For years I abused my body, contemplated suicide, and shut out the black experience. It has been a struggle that I don’t wish on anyone. All the while everyone saw success and a person with great promise, there was a struggle going on inside of me. I was fighting for my life! When people talk about getting delivered, I want to share with them that I didn’t need to get delivered from homosexuality, I needed to get delivered from people, places, and things that didn’t affirm the fullness of my identity.

As we celebrate the Freedom to Marry and the advancement of the Gay Rights movement, we should also conduct an internal audit of the gay movement itself. We suffer from racism. We are not stepping up for the Transgender community. We are not stepping up for the education of all children. We are not stepping up for hunger and food insecurity. We are not saying, “This movement is about more than marriage or rights in the workplace.” More than anything, we have also failed to see that our movement is a movement of justice and that none of us are free until all people are free. Never before has one movement cut across all identities: race, class, gender, poverty, hunger, immigration, religious freedom, and so much more. This is our power! We need to claim it! We need to harness it for the good of the diverse identities in the LGBT movement. I long for the day when the Pride flag will be a symbol not just of the gay movement but the movement of justice.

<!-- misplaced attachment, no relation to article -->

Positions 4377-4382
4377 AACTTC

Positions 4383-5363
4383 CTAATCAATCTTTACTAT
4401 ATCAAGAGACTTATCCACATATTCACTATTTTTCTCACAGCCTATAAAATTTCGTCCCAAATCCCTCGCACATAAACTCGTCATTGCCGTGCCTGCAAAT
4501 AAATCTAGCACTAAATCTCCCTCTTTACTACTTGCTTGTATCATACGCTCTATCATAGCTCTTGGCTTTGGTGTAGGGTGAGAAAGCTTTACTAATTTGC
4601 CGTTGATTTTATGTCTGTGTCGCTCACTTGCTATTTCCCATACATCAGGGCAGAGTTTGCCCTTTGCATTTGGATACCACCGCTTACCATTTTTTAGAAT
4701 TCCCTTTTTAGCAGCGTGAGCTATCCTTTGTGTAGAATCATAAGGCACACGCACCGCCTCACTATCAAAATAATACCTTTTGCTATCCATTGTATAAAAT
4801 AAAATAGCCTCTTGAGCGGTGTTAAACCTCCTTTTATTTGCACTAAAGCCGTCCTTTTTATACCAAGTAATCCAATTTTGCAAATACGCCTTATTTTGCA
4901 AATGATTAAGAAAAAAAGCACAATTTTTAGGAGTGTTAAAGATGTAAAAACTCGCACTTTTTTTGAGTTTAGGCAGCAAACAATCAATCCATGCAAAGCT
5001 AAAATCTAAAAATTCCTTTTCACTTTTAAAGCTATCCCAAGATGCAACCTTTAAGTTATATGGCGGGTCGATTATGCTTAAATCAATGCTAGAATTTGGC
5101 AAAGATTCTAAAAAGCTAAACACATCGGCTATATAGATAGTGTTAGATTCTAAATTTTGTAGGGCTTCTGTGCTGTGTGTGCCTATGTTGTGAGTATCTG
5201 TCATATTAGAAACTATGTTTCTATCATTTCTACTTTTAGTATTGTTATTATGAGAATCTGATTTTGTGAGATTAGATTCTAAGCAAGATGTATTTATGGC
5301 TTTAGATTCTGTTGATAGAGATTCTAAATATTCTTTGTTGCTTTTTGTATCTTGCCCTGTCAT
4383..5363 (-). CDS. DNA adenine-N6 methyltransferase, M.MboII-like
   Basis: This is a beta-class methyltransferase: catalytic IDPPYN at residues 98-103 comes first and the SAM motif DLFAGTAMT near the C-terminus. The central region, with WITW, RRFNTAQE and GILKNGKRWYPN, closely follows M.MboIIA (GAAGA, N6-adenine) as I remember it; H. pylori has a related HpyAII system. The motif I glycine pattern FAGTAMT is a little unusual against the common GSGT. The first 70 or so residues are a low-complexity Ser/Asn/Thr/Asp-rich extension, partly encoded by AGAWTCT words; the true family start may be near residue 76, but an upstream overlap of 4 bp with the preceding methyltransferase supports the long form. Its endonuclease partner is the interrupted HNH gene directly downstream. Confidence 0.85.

I am so grateful to my Mother who has shown me nothing but acceptance even when I didn’t accept myself. I am so grateful to my Father and Step-Mother who through their struggles being an interracial couple have shown me how to press on when others don’t want to affirm your relationship. I am so grateful for my mixed-race sisters who have added another layer of complexity to how I discuss race and identity. I’m so grateful to Unity of Houston for teaching me how to value myself as a unique expression of God – there will never be another me! I’m so grateful to Pilgrim Congregational Church in Houston (a historic and predominantly black church) that welcomed me and Marcus with open arms. I am grateful to Union Theological Seminary for just being…well, Union! I am grateful to all the students at Union who called me to be a voice for them. I am grateful to Cathedral of Hope-Houston for welcoming me and allowing me to just be me. I am grateful for all of my experience, even the ones that pushed me to the edge of taking my life. More than anything, I’m grateful to Marcus for being a proud black man that knew I was struggling with race yet stood by me. All of this has made me who I am!

I am grateful to be one of the unique expressions of the ever-living God who chose to express himself as me: a beautiful Black and Gay Christian man with moderate theological and political views. I am grateful to still be a work in progress. The Master is not done with me yet! And for that, I AM OH SO GRATEFUL!

What I once perceived as a weakness has become my greatest strength. In the words of the Apostle Paul in his letter to the Philippians: I press toward the mark for the prize of the high calling of God in Christ Jesus.

Leslie Jackson